Tuesday, June 26, 2007


I was joking with some friends last night about what Jesus would say… in regards to listening.
I had just been in a listening position at Mo for well, probably close to an hour. A nice lady came in, who’s come in several times. And I think she is in need of being heard, having a voice and someone to listen to her.
Well, my question to my buddies was… does Jesus ever say… “dude, I have no idea what you’re talking about…”
I felt that way a few times throughout my “conversation” with this neighbor lady.
And yet, I felt that it was my place, my position, and my responsibility to be willing to nod, smile and be a listening presence in her life.
This experience has caused me to wonder what it means to listen and be patient. I often want quick answers and only hear half of what’s told me in anticipation of getting it done. Well, at least that’s how I seem to function with God. Maybe last night was a reminder that I need to be willing to slow down and be patient with others as well as with myself and God. Maybe last night was a reminder that just as I have an innate desire to be heard, others have that same structuring. And as such, my position just might be a position of hearer – and not always doer.
You know, maybe our doing really does need to flow out of our hearing. Especially those of us who seek to model our lives after Christ.
It just might be that our doing wants to get ahead of what we have heard, when in actuality our position should first be to hear the cries, laughs, and passions of those around us before our time of action.
Although throughout my time last night, I wanted to say, “I have noooo idea what you’re talking about” I believe that my listening ear was well received. I don’t always have to know what is being said to be able to hear who is speaking.
In all the names that were dropped and the stories told, my friend was seeking a place for her voice to be heard and a person to call friend.

Thursday, June 7, 2007


What does this mean?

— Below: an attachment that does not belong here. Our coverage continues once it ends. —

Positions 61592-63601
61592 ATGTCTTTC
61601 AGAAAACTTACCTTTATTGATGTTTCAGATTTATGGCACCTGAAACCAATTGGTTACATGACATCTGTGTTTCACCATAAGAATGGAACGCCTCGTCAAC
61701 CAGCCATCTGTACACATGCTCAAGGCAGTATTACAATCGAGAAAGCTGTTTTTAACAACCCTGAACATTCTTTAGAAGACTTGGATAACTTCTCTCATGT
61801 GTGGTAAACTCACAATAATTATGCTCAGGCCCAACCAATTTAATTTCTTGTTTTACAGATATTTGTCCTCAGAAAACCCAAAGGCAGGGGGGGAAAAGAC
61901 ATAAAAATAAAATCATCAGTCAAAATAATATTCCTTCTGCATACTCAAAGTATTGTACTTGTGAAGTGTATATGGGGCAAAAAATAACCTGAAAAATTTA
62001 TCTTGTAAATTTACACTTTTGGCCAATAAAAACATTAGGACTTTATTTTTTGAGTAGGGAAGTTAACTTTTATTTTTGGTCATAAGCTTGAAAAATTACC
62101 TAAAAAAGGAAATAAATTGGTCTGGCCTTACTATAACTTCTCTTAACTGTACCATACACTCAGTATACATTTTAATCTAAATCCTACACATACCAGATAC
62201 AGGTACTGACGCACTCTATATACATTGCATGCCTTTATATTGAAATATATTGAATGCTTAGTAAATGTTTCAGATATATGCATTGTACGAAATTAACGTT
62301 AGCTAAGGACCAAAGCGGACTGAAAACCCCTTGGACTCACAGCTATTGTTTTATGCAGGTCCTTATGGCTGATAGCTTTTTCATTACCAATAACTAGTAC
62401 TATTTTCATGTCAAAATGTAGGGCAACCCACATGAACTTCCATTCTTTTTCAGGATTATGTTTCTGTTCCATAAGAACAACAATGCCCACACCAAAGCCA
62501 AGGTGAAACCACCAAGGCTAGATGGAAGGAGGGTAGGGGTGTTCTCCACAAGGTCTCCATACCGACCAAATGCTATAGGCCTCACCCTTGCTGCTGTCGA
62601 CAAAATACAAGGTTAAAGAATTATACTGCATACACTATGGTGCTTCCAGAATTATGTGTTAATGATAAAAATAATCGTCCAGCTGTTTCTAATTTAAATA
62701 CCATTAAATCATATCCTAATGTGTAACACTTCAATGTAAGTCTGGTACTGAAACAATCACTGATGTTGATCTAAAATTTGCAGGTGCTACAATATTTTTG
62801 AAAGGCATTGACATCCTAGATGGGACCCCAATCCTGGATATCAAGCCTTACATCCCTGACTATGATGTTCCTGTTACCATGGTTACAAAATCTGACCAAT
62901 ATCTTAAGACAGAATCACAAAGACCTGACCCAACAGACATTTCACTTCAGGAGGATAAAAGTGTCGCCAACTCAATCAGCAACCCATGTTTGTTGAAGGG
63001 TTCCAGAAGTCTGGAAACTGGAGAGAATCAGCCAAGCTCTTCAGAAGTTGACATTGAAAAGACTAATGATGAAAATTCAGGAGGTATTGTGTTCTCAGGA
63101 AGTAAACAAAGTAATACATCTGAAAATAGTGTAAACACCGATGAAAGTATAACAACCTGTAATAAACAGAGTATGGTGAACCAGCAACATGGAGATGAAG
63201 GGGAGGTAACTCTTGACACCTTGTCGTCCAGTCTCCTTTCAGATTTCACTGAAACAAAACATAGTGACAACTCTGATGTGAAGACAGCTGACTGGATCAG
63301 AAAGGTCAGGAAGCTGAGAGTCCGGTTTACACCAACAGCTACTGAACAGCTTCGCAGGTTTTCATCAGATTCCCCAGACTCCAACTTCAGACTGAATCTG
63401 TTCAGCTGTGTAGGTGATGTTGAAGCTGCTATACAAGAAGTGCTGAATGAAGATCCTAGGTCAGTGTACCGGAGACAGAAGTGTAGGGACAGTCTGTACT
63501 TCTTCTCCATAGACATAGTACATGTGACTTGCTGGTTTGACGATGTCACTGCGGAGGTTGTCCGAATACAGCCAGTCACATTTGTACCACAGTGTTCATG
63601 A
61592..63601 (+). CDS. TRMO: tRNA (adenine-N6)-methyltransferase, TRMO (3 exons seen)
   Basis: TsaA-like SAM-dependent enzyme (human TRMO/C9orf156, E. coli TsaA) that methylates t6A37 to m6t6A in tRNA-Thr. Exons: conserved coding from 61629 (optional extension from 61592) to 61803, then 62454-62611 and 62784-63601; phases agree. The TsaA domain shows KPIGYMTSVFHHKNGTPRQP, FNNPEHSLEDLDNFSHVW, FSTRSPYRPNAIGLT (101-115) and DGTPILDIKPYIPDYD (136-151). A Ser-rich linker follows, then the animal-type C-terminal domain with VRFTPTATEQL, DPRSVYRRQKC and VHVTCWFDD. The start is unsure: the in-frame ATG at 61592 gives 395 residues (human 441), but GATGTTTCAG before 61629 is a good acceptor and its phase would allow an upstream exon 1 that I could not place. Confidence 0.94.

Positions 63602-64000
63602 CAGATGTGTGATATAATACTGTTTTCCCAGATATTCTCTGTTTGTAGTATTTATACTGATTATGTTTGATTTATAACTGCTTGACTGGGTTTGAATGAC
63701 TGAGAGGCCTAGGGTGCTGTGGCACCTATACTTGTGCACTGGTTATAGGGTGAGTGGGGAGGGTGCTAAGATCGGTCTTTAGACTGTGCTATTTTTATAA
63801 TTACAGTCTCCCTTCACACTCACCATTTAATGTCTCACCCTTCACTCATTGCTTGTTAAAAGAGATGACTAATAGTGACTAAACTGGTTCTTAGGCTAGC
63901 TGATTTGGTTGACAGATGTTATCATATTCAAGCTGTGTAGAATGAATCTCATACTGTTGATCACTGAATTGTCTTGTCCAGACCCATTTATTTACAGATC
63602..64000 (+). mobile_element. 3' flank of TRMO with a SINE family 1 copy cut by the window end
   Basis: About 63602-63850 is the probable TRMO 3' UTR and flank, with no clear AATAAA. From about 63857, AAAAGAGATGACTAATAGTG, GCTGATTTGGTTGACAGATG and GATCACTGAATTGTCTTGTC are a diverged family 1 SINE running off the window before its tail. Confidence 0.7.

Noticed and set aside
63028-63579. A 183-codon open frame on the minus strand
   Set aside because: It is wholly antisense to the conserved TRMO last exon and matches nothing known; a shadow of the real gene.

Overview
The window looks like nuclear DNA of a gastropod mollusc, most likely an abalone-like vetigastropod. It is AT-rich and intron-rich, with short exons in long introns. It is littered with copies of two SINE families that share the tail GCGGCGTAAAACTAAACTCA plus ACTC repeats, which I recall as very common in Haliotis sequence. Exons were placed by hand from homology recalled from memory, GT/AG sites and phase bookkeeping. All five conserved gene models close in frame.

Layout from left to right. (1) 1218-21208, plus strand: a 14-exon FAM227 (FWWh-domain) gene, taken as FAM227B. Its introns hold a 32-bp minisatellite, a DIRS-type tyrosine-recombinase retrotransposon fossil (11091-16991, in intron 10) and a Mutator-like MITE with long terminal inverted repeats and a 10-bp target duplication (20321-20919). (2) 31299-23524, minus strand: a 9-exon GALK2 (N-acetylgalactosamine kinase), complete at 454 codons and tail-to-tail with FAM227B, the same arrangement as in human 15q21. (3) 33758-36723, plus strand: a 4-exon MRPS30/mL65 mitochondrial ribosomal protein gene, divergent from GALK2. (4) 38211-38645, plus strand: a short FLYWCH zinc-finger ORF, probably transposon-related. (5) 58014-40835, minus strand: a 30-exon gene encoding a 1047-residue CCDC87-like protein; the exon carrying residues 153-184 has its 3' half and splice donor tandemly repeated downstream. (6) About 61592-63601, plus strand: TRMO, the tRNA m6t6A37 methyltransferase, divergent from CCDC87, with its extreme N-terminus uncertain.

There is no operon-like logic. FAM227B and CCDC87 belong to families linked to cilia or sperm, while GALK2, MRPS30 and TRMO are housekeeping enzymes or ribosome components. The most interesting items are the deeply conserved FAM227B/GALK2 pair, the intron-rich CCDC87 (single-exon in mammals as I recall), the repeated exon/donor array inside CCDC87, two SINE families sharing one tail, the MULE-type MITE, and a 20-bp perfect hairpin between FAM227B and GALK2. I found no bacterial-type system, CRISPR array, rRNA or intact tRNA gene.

deprived of the rights of citizenship especially the right to vote; "labor was voiceless"; "disenfranchised masses took to the streets"

As a church we believe we are for the down and out and the poor. We say we're available to the widow and the orphan. We desire to be a place for the disenfranchised.

Yesterday we had a guy come in who I (in my anti classification mind) would classify as disenfranchised. He'd been in before. The first time he came in he scared our friend who was working to death. She wasn't sure if he was going to come in with a chainsaw and cut her arms off or just pull out a gun. And to be honest, the first time he came in while I was behind the counter he freaked me out too. I had the phone ready to dial 911 and the alarm ready to sound off to the police. His very demeanour beckons you to stare and want to leave his vicinity.

As soon as he walked in yesterday, with his hat on and plastic bags wrapped around him I could smell him. As he walked down the galley to our main door I immediately looked over to the Demitasse in concern for the parents and children. Did I mention he smelled. It was the kind of stench that stayed for a minute or two after he had left. It reminded me of a children's film, some anime that my wife had me watch, in which a cloud would follow the character. This is how it was yesterday. I didn't want to run around spraying air freshener, but I didn't want the coffee house to smell like this guy for the rest of the day.

Our very structure as a coffee house is set up to engage with the community, every aspect of the community, including the poor and disenfranchised. And yet, when the poor, the disenfranchised, and the sometimes scary step into our lives, we long for the upper middle class annoying woman who drives a BMW and is happy to have a place to bring her snotty child who leaves a mess when they exit. At least this snotty woman doesn't smell and require much, well much out of the ordinary.

So what does it mean to be for the disenfranchised? What does it mean to provide space for them? Is this true... even when the smell like they've been in the dumpster for weeks only now attempting to come out into the open? If so, how can we love them. How do we love them and move beyond our desire for them to sit on the bench drinking their coffee OUTSIDE?

I've been thinking about social justice lately. Which is common for a lot of people. But, I haven't been thinking about in regards to reading books and participating in global activism. I've been thinking about it in regards to my own life (I can't even say I think about it alot, cuz frankly I think about it when something hits me in my face). but, I've been wondering how I am participating in the justice of those around me. How is the very organism I helped create and form (the coffee house) functioning in the life of social justice.

I don't have answers to these questions. But I suppose it's been helpful to write them down. I suppose that in the coming days I will continue to balance providing space for anyone in the community while maintaining a family friendly environment with being for the poor, the disenfranchised and even the scary.